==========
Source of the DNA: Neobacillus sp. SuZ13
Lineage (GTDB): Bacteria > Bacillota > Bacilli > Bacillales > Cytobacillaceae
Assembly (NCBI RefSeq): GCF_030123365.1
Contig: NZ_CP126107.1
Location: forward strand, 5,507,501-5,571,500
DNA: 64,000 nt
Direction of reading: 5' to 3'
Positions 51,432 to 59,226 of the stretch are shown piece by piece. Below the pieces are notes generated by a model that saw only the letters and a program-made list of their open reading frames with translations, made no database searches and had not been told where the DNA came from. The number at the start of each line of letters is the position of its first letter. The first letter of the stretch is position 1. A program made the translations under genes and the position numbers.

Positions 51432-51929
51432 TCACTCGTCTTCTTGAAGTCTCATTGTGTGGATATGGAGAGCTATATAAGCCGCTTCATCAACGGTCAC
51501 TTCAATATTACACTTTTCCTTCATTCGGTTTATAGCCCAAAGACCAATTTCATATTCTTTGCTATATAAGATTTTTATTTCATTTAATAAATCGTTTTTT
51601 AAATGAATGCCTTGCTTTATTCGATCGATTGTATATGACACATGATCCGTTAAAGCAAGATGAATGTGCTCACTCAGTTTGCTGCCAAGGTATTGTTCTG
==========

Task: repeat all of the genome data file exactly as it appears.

Source of the DNA: Neobacillus sp. SuZ13
Lineage (GTDB): Bacteria > Bacillota > Bacilli > Bacillales > Cytobacillaceae
Assembly (NCBI RefSeq): GCF_030123365.1
Contig: NZ_CP126107.1
Location: forward strand, 5,507,501-5,571,500
DNA: 64,000 nt
Direction of reading: 5' to 3'
Positions 51,432 to 59,226 of the stretch are shown piece by piece. Below the pieces are notes generated by a model that saw only the letters and a program-made list of their open reading frames with translations, made no database searches and had not been told where the DNA came from. The number at the start of each line of letters is the position of its first letter. The first letter of the stretch is position 1. A program made the translations under genes and the position numbers.

Positions 51432-51929
51432 TCACTCGTCTTCTTGAAGTCTCATTGTGTGGATATGGAGAGCTATATAAGCCGCTTCATCAACGGTCAC
51501 TTCAATATTACACTTTTCCTTCATTCGGTTTATAGCCCAAAGACCAATTTCATATTCTTTGCTATATAAGATTTTTATTTCATTTAATAAATCGTTTTTT
51601 AAATGAATGCCTTGCTTTATTCGATCGATTGTATATGACACATGATCCGTTAAAGCAAGATGAATGTGCTCACTCAGTTTGCTGCCAAGGTATTGTTCTG